Bread Prosecution


In 1917, wheat and other cereals were suffering from severe shortages; supplies were affected by poor harvest, reduced imports as a result of enemy action and lack of manpower.  The supply of bread became a major concern.  The Ministry of Food introduced The Bread Order which made it illegal to sell a loaf until 12 hours after it had been baked.  According to The Times, the government realised that stale bread was ‘more nutritious’ and would be consumed 5% less than fresh.  This was not popular!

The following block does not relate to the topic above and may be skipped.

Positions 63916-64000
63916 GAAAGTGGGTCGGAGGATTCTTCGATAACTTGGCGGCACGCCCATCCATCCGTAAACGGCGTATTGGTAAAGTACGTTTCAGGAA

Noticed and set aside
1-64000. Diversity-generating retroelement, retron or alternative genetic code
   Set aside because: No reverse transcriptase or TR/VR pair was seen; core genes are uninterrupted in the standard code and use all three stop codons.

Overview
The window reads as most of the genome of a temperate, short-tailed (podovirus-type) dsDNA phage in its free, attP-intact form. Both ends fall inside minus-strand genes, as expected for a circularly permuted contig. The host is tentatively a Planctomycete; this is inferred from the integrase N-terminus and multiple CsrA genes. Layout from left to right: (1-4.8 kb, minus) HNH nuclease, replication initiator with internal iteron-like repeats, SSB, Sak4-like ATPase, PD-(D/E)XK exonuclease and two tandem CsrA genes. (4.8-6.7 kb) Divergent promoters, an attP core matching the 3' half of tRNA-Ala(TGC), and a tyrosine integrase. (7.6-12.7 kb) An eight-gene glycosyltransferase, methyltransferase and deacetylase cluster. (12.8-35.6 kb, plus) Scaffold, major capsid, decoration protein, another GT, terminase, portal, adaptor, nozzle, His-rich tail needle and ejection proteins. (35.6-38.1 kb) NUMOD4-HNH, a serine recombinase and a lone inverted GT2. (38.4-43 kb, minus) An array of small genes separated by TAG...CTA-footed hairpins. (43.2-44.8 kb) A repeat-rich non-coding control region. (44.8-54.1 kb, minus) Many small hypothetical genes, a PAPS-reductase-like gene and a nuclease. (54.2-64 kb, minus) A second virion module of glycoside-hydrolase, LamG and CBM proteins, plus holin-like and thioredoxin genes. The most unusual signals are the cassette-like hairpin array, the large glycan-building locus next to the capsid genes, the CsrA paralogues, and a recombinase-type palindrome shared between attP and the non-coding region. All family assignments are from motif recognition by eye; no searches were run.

“BREAD PROSECUTION. – Before the Bourne Bench on 19th Inst., John Henry Vaux, of Langtoft, was summoned for selling bread under 12 hours old at Langtoft on July 4th.  Mr. H. Kelham defended, and defendant pleaded not guilty, and denied selling a new loaf.  The Bench dismissed the case, the Chairman saying he would refrain from passing any comments which he felt very much inclined to do.”

Stamford Mercury, 27th July, 1917.